Security firm says increase in Tor usage is due to cyber criminal usage, not privacy-concerned users

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Unfortunately for the Tor Project, its massive influx of new users may not be due to a renewed interest in online privacy. According to Dutch security company Fox-IT, the big leap in Tor usage was actually due to cyber criminals using the service to hijack users’ home computers. Not exactly what you wanted to hear, I’m sure.

Before August 19th, an estimated 500,000 connections were being made to the Tor network. Within a week after that, that number ballooned to an astounding 1.5 million and continued to grow even after that.

Since what Tor does is attempt to mask the identity of users by rerouting their data through multiple computers that encrypt the data, it was assumed by many that most of the new users were either: people from countries with oppressive government authorities, or users grew increasingly worried about online privacy after the PRISM leaks. It made sense after all, but it was always a little strange that the massive spike came in August while the leaks occurred in early June.

Fox-IT, however, says that it traced that growing number of connections to a botnet, a network of computers that have been infected with malicious software then controlled without the owner’s knowledge. Cyber criminals often use botnets to steal information they can sell, send spam or even attack websites.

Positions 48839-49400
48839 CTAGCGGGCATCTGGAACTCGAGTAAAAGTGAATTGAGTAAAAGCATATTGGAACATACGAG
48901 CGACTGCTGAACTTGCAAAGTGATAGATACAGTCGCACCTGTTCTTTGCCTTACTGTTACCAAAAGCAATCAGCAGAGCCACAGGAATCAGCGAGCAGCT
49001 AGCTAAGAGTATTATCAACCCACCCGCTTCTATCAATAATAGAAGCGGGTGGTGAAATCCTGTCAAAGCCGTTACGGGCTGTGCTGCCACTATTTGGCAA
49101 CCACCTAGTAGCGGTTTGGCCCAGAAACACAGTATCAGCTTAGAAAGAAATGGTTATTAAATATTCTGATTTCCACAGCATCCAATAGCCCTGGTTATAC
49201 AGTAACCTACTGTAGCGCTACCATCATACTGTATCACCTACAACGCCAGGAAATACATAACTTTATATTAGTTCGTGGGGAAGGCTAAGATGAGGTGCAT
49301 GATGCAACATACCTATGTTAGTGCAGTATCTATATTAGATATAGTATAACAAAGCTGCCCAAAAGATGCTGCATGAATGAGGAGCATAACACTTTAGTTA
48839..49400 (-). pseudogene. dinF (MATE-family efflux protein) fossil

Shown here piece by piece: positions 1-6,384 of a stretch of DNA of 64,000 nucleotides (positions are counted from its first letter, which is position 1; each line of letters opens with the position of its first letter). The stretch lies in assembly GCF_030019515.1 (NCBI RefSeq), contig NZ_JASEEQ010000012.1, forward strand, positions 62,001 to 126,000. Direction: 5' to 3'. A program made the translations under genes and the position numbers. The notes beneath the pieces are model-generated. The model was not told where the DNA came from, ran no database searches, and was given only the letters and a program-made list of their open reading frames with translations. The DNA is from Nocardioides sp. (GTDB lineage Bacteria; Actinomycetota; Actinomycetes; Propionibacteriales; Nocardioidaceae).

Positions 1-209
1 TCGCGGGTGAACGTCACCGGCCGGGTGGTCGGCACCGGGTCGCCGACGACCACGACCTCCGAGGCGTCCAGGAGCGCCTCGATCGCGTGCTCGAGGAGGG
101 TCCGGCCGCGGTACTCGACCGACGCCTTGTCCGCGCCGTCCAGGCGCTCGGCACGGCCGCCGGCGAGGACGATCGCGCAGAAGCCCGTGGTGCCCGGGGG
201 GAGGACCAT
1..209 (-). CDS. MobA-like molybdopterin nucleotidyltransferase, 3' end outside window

The security firm says that they have growing evidence that criminals using the Mevade.A or Sefnit botnet have started using Tor to control the infected computers. The geographical spread of infected computers on Sefnit was similar to that of those that recently joined Tor, and code that was being run on those PCs also showed that they had the latest version of Tor installed. As for what the botnet was actually being used for, Fox-IT says that it originates from a Russian-speaking region and is “likely motivated by direct or indirect financial-related crime.”

On the other hand, Tor itself says that it’s looking for ways to stop botnet controllers from using their network for malicious activity. They also added that Tor probably isn’t even the best method for these criminals to use:

“If you have a multi-million node botnet, it’s silly to try to hide it behind the 4,000-relay Tor network. These people should be using their botnet as a peer-to-peer anonymity system for itself.”

I’m not holding my breath, though.

[via BBC News, image via Daniil Vasiliev]

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